A month long volunteer trip to Trujillo, Peru in 2006 changed our lives forever. After living in Peru and working with an orphanage, we returned to the mountains of Colorado with our 5 adopted children. The story continues...
Every weekday after school all the children participate in tutoring groups. Basically it is a set and organized time for them to do their homework, receive help with it and get reinforcement in weaker areas. The groups are mostly arranged by grade level. I was assigned to a difficult group of boys who struggle with many behavior and learning problems. The madre tutora that was in their casista moved from the albergue and there have been replacements filling in without much consistency. When I observed this group, before I took it over, they would run around, jump on their chairs, throw things, lie about having homework, refuse to finish it and were, basically, a bit wild. Just my style.
My first week with them was a challenge. The first day, we set up rules and consequences. I explained to them that they needed to sit at the table, work on their homework, respect eachother and clean up after themselves. I also wanted to show them I loved them and I would follow through with what I said. There was a lot of crying the first few days when the boys told me 'no', cried, or hit eachother and in turn were not allowed to play that evening. Some of the fits have been a bit intense... especially with the echo of the concrete walls. However, for the most part, the boys are beginning to adjust really well. Homework is getting finished! They've even started the tutoring session before I arrive and their smiles are wide when they known they've done well! We've even had time for some futbol, hugs, a few games of Uno and time to draw pictures. Sometimes I leave tutoring with a collection of fabulous art - churches, crosses, and pictures of Joel and I... made by the boys in my tutoring group. So many of the children have come from abusive or neglective homes. They have lacked discipline and structure and more importantly... love. I pray I can be consistant with them, have patience and help them to feel loved and cared for. Because the boys have been doing so well, they asked me to take a picture of them working!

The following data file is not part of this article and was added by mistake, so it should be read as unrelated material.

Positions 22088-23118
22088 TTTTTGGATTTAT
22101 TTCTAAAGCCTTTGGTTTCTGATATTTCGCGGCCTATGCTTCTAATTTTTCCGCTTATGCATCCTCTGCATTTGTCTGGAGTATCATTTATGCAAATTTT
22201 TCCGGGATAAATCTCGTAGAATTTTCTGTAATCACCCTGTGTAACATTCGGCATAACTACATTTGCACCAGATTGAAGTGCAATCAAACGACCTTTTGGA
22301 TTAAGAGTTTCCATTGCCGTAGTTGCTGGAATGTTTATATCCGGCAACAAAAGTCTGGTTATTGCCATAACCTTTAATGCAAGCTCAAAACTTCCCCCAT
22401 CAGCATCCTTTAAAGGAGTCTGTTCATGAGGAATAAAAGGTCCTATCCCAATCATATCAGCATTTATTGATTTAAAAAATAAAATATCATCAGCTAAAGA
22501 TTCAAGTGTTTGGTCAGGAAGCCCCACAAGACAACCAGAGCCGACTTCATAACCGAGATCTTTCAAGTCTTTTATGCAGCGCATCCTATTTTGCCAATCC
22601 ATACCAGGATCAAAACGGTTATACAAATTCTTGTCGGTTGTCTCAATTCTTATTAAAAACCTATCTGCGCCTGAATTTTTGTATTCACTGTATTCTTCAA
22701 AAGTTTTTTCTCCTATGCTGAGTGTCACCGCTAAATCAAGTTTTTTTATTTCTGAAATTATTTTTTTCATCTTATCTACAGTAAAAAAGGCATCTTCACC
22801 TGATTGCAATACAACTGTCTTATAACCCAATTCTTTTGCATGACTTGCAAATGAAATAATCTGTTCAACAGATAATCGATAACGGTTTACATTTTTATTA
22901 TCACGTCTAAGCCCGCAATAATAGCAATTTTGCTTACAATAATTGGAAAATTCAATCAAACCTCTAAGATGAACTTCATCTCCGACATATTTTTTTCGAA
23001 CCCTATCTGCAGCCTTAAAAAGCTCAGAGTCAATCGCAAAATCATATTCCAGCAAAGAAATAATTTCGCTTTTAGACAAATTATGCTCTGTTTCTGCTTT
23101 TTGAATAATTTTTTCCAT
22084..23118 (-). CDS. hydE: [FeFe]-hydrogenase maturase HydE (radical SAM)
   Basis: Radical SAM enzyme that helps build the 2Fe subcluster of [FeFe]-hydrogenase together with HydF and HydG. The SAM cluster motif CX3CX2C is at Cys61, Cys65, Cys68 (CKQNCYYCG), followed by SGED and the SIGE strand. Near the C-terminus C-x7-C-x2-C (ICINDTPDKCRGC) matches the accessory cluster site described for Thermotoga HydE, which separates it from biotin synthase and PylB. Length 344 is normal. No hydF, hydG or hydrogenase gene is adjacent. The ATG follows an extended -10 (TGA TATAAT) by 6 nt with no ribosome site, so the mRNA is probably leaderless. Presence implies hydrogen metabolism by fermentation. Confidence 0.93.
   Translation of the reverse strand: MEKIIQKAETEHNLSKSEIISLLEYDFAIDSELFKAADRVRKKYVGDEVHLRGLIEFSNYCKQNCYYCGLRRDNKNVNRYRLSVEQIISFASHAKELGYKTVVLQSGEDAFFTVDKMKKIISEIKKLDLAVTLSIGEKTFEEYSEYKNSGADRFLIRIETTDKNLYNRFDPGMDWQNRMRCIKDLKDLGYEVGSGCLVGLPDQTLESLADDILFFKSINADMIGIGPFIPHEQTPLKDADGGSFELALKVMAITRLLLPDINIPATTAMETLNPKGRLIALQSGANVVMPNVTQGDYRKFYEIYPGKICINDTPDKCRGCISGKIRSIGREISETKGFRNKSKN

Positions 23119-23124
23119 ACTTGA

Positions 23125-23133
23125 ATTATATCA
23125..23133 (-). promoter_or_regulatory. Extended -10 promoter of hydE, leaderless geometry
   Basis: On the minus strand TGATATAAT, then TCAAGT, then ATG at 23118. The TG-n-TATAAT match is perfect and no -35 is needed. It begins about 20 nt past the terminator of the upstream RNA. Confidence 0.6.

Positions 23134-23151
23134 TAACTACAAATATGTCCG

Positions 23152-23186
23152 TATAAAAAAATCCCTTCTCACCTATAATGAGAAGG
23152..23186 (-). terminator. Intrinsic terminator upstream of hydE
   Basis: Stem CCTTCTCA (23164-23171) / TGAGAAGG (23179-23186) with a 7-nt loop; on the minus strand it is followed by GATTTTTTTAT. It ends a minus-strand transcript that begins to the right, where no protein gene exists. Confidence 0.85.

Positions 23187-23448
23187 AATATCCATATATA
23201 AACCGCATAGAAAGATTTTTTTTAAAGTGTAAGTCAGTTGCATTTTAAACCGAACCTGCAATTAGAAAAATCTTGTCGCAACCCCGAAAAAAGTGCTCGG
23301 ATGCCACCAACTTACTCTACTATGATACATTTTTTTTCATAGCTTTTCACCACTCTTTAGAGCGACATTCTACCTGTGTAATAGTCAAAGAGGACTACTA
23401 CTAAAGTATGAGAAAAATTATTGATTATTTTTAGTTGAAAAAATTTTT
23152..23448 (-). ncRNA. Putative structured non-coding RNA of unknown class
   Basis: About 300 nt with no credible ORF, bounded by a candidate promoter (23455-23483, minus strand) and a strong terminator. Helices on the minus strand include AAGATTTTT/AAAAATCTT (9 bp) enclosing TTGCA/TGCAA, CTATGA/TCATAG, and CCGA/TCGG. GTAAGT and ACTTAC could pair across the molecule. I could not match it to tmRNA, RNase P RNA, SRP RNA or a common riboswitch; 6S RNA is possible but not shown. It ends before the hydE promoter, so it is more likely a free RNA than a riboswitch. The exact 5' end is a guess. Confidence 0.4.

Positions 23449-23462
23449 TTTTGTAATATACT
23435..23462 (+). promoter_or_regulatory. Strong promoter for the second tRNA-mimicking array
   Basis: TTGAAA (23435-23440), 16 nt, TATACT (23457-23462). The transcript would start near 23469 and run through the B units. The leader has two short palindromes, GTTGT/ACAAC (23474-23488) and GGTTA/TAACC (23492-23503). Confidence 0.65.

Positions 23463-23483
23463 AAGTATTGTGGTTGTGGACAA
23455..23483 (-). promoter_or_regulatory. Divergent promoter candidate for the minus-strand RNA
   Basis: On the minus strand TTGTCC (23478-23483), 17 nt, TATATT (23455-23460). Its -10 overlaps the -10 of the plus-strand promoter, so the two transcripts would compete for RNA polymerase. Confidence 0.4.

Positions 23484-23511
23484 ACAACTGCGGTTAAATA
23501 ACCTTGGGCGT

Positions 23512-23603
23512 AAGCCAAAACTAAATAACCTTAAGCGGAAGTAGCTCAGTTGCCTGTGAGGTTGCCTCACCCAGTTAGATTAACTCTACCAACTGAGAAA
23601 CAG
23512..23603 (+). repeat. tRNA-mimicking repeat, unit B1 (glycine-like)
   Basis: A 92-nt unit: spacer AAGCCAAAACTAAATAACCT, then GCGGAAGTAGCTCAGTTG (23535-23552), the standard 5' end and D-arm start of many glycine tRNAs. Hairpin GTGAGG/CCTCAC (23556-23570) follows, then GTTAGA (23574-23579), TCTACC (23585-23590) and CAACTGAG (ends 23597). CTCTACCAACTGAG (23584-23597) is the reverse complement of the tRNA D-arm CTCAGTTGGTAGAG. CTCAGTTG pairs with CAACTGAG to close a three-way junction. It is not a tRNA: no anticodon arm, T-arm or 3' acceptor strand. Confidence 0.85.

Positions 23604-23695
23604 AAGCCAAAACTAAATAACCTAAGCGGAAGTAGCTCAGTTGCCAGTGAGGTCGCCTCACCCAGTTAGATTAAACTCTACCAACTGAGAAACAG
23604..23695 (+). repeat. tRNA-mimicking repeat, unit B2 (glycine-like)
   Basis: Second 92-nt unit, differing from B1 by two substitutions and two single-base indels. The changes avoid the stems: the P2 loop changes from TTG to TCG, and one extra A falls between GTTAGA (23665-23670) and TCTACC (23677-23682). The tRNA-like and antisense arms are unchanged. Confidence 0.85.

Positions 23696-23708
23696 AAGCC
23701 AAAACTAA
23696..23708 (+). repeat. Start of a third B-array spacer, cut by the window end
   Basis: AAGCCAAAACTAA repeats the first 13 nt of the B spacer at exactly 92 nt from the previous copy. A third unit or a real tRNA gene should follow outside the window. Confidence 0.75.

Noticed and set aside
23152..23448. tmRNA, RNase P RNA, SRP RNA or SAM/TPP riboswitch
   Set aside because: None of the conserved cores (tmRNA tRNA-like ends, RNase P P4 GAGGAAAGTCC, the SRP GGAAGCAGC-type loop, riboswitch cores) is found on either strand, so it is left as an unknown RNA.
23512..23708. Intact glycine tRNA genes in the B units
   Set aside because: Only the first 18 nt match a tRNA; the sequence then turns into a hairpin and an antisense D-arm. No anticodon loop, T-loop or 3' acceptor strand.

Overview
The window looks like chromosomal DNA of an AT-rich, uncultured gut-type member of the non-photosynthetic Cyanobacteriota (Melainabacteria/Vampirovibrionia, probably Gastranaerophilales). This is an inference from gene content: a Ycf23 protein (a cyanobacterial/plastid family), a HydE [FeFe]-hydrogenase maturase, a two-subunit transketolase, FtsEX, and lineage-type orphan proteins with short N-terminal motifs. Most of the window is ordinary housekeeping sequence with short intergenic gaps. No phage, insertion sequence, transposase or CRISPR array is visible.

The albergue (orphanage) is a comfortable and wonderful place to stay. We live on the 'Visitor's Floor' of the main building. Our floor is above the kitchen, cafeteria, laundry room, chapel, offices, school and classrooms. This is where we are when we type these blogs. *smile* We have a nice bedroom, living room and even our own bathroom with hot water! (notice we have an individual hot water tank in our shower) We, also, have a cute little balcony overlooking the albergue lawn... but it's been a little chilly for sitting outside and gazing. The sun has only been out a few days since we've been here. Outside of our apartment, there is a fridge, microwave, sink and shelves for food and dishes that all the visitors share. The Millers and Peruvian staff work really hard to make us feel comfortable. It's quaint and perfect for us! We're blessed!